Passport to Shame

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Passport to Shame
Passport to Shame American poster.jpg
American theatrical release poster
Directed byAlvin Rakoff
Written byPatrick Alexander
Produced byJohn Clein
StarringDiana Dors
Herbert Lom
Eddie Constantine
CinematographyJack Asher
Edited byLee Doig
Music byKen Jones
Production
company
United Co Productions
Distributed byBritish Lion Films
Release dates
1958 (1958)
September 1959 (Los Angeles)[1]
Running time
86 minutes
CountryUnited Kingdom
LanguageEnglish
Budget$180,000 [2]

Passport to Shame, also known as Room 43, is a 1958 British drama film directed by Alvin Rakoff, written by Patrick Alexander and starring Diana Dors and Herbert Lom.[3]

Premise[edit]

A young French woman becomes embroiled in a life of prostitution. Nick Biaggi (Herbert Lom) has a number of business interests, none of them honest. He runs a finance company that provides unsecured loans to naïve young women. This serves as a facade so that he can manipulate these women into his real business, prostitution . He recruits many of these women from abroad. To get them passports he has to find "husbands" for them within marriages of convenience. He has found a suitable husband for his newest recruit, Marie Louise (Malou) Beaucaire (Odile Versois). Johnny McVey (Eddie Constantine) is a Canadian cab driver and former soldier who has just borrowed a substantial amount of money from Nick’s finance company: however, Johnny doesn’t know that this is the case at the onset. He bought a new cab and now the cab has been damaged in a traffic accident, for which Nick was also responsible. Nick assists Johnny so that he can repay the loan, and mentions that Johnny could also make a further two hundred pounds through a marriage of convenience to a young French woman who really needs a passport. The marriage would be annulled after she has obtained the document. There would be no further obligations. Johnny is an honourable man, but not a naïve one. He realises what the ruse is meant to conceal. Nick acts as a procurer for female prostitutes, (or those who can be manipulated into that profession), but he needs British passports for these women. After they have obtained these, they cannot be deported once they start engaging in street sex work. Johnny is blasé about what will follow, as he regards himself as cynical and hardboiled. When he meets Malou he assumes that she is already a prostitute . He is amused when Malou tells him that she is still an innocent young woman.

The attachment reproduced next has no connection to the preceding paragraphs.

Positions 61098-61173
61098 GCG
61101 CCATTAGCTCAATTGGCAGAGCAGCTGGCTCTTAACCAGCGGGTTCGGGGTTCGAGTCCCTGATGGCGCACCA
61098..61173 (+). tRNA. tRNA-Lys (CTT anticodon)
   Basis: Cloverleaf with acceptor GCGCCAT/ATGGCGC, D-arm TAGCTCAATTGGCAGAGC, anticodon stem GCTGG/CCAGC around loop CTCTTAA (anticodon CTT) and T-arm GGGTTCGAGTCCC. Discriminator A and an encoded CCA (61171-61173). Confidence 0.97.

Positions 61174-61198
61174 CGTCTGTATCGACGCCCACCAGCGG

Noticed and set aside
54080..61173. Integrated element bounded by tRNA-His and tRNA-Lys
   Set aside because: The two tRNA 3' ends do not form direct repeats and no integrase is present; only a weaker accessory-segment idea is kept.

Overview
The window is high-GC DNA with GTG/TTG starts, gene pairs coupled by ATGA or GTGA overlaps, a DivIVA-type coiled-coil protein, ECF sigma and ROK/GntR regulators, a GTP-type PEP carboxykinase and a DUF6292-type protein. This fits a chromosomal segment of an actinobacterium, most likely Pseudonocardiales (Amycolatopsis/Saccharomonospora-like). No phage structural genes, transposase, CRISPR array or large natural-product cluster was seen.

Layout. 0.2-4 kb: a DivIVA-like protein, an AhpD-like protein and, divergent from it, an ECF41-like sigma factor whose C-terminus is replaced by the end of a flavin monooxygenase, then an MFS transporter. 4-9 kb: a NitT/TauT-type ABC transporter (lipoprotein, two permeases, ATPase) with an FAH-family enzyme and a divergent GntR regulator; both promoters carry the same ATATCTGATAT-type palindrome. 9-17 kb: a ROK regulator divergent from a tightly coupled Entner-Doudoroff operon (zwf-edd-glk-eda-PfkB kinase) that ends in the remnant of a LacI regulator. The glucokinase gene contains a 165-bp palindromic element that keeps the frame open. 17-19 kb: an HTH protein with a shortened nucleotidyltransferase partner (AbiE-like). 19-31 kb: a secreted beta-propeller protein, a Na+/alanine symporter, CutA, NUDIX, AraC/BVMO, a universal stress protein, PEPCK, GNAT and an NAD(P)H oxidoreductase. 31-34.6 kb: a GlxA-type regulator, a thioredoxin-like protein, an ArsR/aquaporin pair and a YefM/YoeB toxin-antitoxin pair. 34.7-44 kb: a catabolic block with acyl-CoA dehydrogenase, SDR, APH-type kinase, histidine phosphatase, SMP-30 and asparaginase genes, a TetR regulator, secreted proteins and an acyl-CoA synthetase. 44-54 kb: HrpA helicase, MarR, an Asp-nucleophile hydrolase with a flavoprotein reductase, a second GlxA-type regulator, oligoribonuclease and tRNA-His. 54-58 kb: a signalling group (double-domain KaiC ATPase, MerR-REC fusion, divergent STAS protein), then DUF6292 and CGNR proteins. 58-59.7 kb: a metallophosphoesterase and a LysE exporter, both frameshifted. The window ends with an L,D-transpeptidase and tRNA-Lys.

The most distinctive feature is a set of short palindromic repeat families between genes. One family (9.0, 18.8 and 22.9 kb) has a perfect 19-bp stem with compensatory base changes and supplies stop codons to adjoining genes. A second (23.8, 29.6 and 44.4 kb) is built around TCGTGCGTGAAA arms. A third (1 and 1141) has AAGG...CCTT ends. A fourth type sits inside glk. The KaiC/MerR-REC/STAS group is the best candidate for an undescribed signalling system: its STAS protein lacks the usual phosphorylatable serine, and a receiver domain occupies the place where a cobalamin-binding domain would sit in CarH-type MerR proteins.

Malou believes that she has been hired as a companion to an upper class British woman. Nick has established her in a nice house and she has been given pleasant outfits to wear. Furthermore, there is another young woman who lives in the same house, Vicki (Diana Dors). Malou is under the impression that Vicki is also a respectable. She has no idea about Vicki's actual profession, nor how she affords the fashionable clothes that she wears. Malou still has no idea about her ultimate prospects. However, she starts to suspect Nick's actual objectives for her once she looks inside Room 43, and sees the lingerié that Vicki wears underneath her clothes. Malou realises that 'respectable' women do not wear undergarments like that. Then Nick explains his actual objectives for Malou. However, Johnny has been re-evaluating his own initial impressions of Malou, and doesn’t like his conclusions. He does not like the idea of Malou, his erstwhile wife, as a sex worker and recruits his fellow cab drivers to locate and rescue her. Nick blackmails Malou into engaging in street sex work, and threatens her with disfigurement if she doesn't comply. After being forced to smoke cannabis, Malou undergoes an hallucinatory dream sequence, only to find that she has inadvertently killed a client, according to her captors and is pressured into becoming a streetwalker by Nick and Aggie.